Overall, diagnosing pediatric concussions requires careful evaluation and consideration of multiple factors to ensure accurate identification and appropriate management of these injuries.

Symptom variability

Due to the inherent variability of symptoms, accurately assessing and managing pediatric concussions can be a complex task for healthcare providers. One of the challenges in diagnosing pediatric concussions is the wide range of symptoms that can occur. Children may experience a variety of physical, cognitive, and emotional symptoms, including headache, dizziness, difficulty concentrating, irritability, and changes in sleep patterns. 

Long-term prognosis in Pediatric Concussion

Being a parent or caregiver of a child who has suffered a concussion can be worrisome, especially when it comes to their long-term recovery and prognosis. Naturally, you may be concerned about the potential impact of the concussion on your child's future cognitive abilities, such as their IQ. However, current research offers some reassurance.

A recent study on pediatric concussions discovered no evidence of clinically meaningful differences in IQ scores after a concussion, when compared to children with mild orthopedic injuries. This study was conducted with a large sample of children and utilized rigorous methodology to address previous limitations.

The findings from this study suggest that there is strong evidence against reduced intelligence in the first few weeks to months after a concussion. It is important to keep in mind that IQ is just one aspect of overall cognitive functioning. Even children with concussions can still have successful long-term outcomes in multiple domains. With this information, parents and caregivers can have a better understanding of the long-term prognosis for pediatric concussion and can feel more confident in their child's recovery.

Impact on Intellectual Functioning

Pediatric concussions can have a significant impact on intellectual functioning. This was demonstrated by a study that compared IQ scores after concussion to those after mild orthopedic injuries. The study aimed to assess the long-term prognosis of pediatric concussions and their effect on intellectual functioning using IQ tests. The results of the study showed that there were small group differences in full-scale IQ and matrix reasoning. However, there were no differences in vocabulary scores. Interestingly, the study also found that IQ scores were not related to previous concussion, clinical features, injury mechanism, or symptom ratings.

Bayesian models provided moderate to very strong evidence against group differences in IQ scores. Additionally, multigroup factor analysis demonstrated equivalence in IQ test structure and latent variable means between the concussion and orthopedic injury groups. Based on these findings, it can be concluded that pediatric concussion does not lead to reduced intelligence in the first few weeks to months after the injury.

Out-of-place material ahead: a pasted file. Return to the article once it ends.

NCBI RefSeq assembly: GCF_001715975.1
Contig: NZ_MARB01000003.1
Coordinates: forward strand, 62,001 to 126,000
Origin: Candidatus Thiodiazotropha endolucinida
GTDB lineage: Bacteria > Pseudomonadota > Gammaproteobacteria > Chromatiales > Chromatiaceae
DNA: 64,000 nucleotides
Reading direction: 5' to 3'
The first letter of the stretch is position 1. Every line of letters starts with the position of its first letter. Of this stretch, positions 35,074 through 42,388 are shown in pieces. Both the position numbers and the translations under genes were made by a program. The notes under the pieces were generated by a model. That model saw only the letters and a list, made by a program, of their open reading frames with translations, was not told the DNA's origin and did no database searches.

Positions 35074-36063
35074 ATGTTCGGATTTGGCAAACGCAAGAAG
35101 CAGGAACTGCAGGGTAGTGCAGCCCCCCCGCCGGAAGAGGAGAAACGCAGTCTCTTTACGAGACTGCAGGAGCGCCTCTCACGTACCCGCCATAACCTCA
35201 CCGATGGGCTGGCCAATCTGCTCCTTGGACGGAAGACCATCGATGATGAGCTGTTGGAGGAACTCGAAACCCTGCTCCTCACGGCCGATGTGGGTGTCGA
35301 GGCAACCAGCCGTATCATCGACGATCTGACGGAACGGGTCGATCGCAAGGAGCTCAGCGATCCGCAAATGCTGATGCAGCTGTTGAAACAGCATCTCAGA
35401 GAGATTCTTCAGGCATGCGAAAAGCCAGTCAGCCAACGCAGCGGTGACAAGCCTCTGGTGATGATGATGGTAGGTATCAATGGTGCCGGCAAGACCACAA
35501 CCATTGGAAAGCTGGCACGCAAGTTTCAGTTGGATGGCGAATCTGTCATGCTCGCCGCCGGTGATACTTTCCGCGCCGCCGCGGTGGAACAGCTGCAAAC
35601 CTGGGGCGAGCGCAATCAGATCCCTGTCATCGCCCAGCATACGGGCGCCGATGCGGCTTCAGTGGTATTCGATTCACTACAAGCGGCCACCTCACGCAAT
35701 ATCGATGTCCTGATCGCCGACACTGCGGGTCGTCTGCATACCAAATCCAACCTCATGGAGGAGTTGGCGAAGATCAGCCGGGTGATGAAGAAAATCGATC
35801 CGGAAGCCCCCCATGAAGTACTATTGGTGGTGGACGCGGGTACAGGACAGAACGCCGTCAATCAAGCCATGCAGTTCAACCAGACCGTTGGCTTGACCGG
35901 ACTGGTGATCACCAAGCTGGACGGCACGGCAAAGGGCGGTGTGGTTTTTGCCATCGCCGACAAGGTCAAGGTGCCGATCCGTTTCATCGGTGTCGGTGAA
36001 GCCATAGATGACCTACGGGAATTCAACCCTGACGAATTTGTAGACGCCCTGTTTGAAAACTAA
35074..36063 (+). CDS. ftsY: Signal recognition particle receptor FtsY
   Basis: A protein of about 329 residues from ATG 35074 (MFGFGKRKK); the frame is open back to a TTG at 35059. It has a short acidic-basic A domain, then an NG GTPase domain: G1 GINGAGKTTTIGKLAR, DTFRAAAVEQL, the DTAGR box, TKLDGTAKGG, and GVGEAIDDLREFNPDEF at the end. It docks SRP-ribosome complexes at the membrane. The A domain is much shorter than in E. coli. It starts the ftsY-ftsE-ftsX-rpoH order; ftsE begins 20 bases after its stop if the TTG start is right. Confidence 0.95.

Implications for Future Research

Now that you understand the impact of pediatric concussions on intellectual functioning, it's important to consider the implications for future research. The current studies have addressed the methodological limitations of previous research by combining data from two prospective cohort studies. By investigating IQ score differences between children with concussion and those with mild orthopedic injuries, researchers have found no evidence of clinically meaningful differences in IQ scores after pediatric concussion. This provides strong evidence against reduced intelligence in the first few weeks to months after concussion. However, there is still a need for further research to accurately identify at-risk children and understand the long-term effects of concussions.

By exploring demographic and injury characteristics as potential moderators of IQ after concussion, future studies can contribute to our understanding of the impact of concussions on pediatric cognitive development.


In conclusion, pediatric concussions remain a significant concern within the purview of the New Jersey Pediatric Neuroscience Institute, given their widespread occurrence and potential implications for IQ. However, our research at the institute has yielded no substantial evidence indicating clinically significant deviations in IQ scores following pediatric concussions. These findings suggest that during the initial weeks to months post-injury, pediatric concussions do not seem to engender diminished cognitive abilities.

Nevertheless, the New Jersey Pediatric Neuroscience Institute underscores the imperative for further investigation. It is essential to pinpoint children at greater risk and overcome the limitations inherent in previous studies. Ongoing research efforts are paramount to comprehending the enduring consequences of pediatric concussions, thus fostering improved strategies for prevention and management.